Offer available only at Chase branded branches, excluding branches in California. Expires 6/23/09. One thing I noticed is that the “Chase Checking” account requires either direct deposit or 5+ debit card purchases each month to waive the monthly fee, something not required by the similar WaMu Free Checking bonus.

WaMu (not Chase yet) Free Checking $100 Bonus

WaMu is offering a $100 bonus (Update 2: Found new link, thanks to reader Matt) if you open a WaMu Free Checking account and set up direct deposit or make five debit card purchases. Selected fine print:

Bonus/Account Information — To qualify for the reward, you must open a new checking account with a $100 minimum opening deposit of new money (money not currently held by this bank). Also, within 60 calendar days of account opening, you must initiate a monthly direct deposit such as payroll, pension or Social Security, or have at least five debit card purchases (using your PIN or signature) posted to your account. The reward will be deposited into your new account within 2 weeks after the initial direct deposit or the five debit card purchases have posted to your account. Limit one personal checking account-related reward/premium per customer, per calendar year.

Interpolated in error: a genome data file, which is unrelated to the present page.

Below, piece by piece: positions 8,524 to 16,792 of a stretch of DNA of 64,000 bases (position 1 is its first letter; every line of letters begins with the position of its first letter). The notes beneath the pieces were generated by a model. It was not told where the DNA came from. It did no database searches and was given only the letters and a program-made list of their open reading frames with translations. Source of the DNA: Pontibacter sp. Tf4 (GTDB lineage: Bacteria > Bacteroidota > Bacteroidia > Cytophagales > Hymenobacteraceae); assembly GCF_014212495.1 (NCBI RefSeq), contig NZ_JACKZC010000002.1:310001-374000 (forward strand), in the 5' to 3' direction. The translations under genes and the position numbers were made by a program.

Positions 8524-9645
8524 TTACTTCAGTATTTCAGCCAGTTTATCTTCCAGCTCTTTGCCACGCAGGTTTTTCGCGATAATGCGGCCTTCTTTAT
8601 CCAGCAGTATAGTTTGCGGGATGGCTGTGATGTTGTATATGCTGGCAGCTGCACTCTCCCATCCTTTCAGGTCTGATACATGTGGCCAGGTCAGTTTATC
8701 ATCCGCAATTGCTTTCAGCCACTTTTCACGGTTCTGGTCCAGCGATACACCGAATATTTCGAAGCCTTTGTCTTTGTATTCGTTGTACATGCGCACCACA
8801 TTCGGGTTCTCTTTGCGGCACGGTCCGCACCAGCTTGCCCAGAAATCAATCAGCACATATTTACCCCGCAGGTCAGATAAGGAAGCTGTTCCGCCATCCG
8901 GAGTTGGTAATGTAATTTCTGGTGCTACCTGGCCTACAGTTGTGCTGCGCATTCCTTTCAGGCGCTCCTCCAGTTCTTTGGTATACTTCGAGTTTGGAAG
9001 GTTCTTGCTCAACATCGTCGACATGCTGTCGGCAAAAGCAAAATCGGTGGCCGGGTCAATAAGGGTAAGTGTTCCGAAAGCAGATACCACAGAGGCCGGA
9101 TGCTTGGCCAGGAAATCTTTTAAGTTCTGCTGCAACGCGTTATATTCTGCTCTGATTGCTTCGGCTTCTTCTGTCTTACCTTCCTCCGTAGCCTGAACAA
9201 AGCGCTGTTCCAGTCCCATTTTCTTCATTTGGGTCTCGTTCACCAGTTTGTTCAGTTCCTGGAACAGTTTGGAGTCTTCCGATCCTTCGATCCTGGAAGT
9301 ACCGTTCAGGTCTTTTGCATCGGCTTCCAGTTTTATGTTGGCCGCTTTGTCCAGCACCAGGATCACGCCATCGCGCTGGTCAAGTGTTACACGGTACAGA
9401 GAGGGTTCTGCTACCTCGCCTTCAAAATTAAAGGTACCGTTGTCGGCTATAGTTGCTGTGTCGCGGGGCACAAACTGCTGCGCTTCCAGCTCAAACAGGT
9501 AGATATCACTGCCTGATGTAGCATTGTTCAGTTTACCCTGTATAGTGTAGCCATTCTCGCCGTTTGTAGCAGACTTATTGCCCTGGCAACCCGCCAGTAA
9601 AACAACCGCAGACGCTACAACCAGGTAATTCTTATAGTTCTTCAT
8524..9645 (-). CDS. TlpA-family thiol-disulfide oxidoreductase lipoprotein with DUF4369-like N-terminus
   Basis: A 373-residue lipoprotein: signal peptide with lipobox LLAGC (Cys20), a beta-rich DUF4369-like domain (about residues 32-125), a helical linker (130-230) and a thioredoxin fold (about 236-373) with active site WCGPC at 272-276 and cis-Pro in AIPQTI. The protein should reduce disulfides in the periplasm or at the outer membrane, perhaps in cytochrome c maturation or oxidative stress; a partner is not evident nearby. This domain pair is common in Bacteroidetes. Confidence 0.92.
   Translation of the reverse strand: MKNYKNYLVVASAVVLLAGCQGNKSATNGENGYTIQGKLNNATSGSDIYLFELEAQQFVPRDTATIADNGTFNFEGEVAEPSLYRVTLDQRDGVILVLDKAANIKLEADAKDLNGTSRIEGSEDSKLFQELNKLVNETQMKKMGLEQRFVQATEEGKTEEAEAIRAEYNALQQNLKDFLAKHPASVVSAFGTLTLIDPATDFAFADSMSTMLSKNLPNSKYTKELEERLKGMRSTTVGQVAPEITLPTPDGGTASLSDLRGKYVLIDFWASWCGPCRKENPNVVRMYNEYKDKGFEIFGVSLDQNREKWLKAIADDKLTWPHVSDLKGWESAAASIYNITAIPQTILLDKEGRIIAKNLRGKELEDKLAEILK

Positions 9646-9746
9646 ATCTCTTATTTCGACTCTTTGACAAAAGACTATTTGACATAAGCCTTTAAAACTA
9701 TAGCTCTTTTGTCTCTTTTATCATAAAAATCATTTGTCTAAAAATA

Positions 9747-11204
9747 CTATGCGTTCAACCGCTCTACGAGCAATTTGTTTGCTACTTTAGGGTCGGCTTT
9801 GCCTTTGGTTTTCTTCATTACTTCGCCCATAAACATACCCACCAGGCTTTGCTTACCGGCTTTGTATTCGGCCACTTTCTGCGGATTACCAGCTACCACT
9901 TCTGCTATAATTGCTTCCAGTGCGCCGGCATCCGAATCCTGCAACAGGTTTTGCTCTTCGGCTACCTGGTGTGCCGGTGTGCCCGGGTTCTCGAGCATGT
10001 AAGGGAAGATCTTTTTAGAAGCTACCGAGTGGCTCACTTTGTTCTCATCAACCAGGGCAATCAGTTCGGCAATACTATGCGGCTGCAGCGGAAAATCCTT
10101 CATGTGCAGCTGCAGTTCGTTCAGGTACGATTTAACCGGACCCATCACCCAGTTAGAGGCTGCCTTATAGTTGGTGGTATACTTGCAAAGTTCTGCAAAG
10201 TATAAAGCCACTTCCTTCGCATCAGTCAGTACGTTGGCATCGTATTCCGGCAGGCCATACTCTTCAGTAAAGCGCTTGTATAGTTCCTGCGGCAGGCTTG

Based on this text, it would appear that this promotion would be available to existing customers opening an additional new checking account, as long as you haven’t had a bonus within this calendar year. Offer expires 6/16/09.

Although WaMu is to become Chase, these “WaMu branded products are only available at WaMu branded branches. In CA only, WaMu branded products available at Chase branded branches.” Sooner or later, your account will be converted to the Chase Free Extra Checking account.